Exchange rate management has assumed more significance for exporting from China since the turn of the millennium. In essence, the People’s Bank of China has pursued a managed, floating-exchange regime whereby the renminbi exchange rate is based on the supply and demand of the market, and adjusted with reference to a basket of currencies (Hu 2010). A key policy objective is to maintain a rela-tively stable and predictable nominal exchange rate of the renminbi. A standard measure of international competitiveness is the real effective exchange rate (REER)—the weighted average of a country’s currency relative to an index or basket of other major currencies, adjusted for the effects of inflation. Figure 2 charts monthly Bank for International Settlements (BIS) data on the REER for China from January 2000 to May 2011. The base year for the REER series is 2005. The REER exhibits a U-shaped pattern during this period. After a short initial ap-preciation between January 2000 and April 2002, the REER remained depreciated between May 2002 and December 2007. Thereafter, the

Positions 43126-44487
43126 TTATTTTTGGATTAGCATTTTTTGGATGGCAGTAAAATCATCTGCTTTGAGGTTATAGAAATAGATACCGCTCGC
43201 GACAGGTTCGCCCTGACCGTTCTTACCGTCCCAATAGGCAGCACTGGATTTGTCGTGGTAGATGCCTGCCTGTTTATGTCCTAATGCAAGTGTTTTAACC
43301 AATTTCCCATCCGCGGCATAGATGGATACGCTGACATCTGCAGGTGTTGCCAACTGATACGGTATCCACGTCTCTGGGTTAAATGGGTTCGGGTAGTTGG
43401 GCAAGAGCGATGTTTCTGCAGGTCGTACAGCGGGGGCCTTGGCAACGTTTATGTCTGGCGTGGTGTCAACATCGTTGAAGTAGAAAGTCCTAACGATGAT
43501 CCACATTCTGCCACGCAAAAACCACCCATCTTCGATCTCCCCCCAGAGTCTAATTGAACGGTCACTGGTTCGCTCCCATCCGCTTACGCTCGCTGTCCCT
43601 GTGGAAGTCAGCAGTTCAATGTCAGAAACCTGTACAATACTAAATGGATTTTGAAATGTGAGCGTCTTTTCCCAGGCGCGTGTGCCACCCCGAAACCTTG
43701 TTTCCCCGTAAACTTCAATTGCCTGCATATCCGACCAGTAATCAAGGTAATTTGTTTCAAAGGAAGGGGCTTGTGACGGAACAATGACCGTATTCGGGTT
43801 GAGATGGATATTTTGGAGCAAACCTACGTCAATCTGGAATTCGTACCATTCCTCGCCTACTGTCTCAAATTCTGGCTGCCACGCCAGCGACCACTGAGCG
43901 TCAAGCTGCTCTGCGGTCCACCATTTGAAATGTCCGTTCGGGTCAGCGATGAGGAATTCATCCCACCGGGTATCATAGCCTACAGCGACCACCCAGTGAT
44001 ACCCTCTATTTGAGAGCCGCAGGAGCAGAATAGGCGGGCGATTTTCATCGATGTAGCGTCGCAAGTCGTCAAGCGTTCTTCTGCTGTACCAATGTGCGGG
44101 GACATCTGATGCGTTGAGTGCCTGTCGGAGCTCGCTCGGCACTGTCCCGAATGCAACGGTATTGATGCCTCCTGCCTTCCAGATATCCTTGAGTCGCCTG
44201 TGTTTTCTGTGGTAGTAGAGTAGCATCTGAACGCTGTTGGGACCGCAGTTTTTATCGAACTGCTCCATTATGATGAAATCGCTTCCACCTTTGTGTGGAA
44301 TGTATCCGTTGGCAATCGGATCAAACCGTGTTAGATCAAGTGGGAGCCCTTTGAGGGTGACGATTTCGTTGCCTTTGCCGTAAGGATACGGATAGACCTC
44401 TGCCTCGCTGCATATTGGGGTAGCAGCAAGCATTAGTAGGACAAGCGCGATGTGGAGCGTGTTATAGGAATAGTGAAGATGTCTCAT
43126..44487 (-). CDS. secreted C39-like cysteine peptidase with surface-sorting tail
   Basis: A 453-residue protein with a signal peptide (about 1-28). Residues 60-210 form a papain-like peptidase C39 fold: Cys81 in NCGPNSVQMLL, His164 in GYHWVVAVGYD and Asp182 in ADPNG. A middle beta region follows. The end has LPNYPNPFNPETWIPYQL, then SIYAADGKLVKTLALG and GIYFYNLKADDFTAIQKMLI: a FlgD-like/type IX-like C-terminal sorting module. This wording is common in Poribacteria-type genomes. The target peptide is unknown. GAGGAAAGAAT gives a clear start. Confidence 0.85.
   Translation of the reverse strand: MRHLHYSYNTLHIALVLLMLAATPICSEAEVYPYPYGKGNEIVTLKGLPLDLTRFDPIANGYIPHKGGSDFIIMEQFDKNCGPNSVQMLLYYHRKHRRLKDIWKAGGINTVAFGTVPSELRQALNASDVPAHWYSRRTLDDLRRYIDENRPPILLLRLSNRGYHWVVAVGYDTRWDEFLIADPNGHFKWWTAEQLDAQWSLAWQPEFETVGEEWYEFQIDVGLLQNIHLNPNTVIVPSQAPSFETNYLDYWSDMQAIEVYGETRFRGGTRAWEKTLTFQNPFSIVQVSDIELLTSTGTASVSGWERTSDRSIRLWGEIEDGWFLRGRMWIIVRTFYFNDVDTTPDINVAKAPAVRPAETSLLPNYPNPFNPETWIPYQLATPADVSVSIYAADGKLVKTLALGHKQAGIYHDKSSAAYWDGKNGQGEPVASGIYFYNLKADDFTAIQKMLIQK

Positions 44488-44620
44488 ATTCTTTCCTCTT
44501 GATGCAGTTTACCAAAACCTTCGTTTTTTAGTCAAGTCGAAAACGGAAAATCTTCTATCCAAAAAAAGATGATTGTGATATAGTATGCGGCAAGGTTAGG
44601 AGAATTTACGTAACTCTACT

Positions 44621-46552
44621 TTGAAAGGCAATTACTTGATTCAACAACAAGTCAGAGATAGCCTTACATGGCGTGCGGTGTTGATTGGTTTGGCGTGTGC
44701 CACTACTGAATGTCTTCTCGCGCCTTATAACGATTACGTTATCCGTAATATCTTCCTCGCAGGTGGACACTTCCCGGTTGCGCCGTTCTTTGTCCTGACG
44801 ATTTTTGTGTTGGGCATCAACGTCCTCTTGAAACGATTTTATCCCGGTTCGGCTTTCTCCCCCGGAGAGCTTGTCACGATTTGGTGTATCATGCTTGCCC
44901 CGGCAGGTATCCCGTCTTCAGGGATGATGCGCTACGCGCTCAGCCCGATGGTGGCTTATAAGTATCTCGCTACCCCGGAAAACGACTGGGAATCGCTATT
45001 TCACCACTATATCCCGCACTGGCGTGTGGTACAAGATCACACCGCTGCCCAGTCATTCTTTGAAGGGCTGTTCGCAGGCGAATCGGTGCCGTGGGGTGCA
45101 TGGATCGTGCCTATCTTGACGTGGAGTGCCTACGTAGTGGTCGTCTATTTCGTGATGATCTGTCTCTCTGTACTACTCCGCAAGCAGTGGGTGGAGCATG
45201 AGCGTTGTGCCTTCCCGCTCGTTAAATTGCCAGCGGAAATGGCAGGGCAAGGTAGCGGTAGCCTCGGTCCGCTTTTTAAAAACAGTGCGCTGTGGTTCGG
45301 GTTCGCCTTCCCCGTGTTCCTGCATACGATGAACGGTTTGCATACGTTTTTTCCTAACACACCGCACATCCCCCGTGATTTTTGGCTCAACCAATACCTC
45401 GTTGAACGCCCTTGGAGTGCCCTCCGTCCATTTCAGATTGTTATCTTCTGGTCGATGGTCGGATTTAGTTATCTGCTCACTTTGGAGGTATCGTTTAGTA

REER behaved somewhat erratically, with an appreciating tendency.

Thus, for much of the last decade, China’s inflation was below that of its trading partners, and the rate of nominal exchange depreciation was sufficient to offset this inflation differential. Section 6 analyzes recent developments in exchange rate management in the context of China-US economic relations.

India’s Approach to Economic Reforms

Inward-Oriented Strategy

The start of import substitution in India in the late-1950s intro-duced policy interventions on trade and developed into one of the most highly protected and inward-oriented regimes in the

develop-ing world. The regime continued, with some minor changes, into the 1980s. Popular discourse often equates India’s reforms, especially of trade and investment policies, with the post-1991 period. Partial reforms, however, were attempted

118.26

Jan-00 Jan-01 Jan-02 Jan-03 Jan-04 Jan-05 Jan-06 Jan-07 Jan-08 Jan-09 Jan-10 Jan-11

Figure 2. Real Effective Exchange Rate of China and India, January 2000–May 2011 (monthly)

Source: Author’s calculations based on data from the Bank for International Settlements, http://www.bis.org/, accessed June 2011.

Notes: Consumer price index (CPI)–based, 2005 = 100; increase = appreciation.

1950s trade policies turned

문서에서 Comparing China and India (페이지 50-54)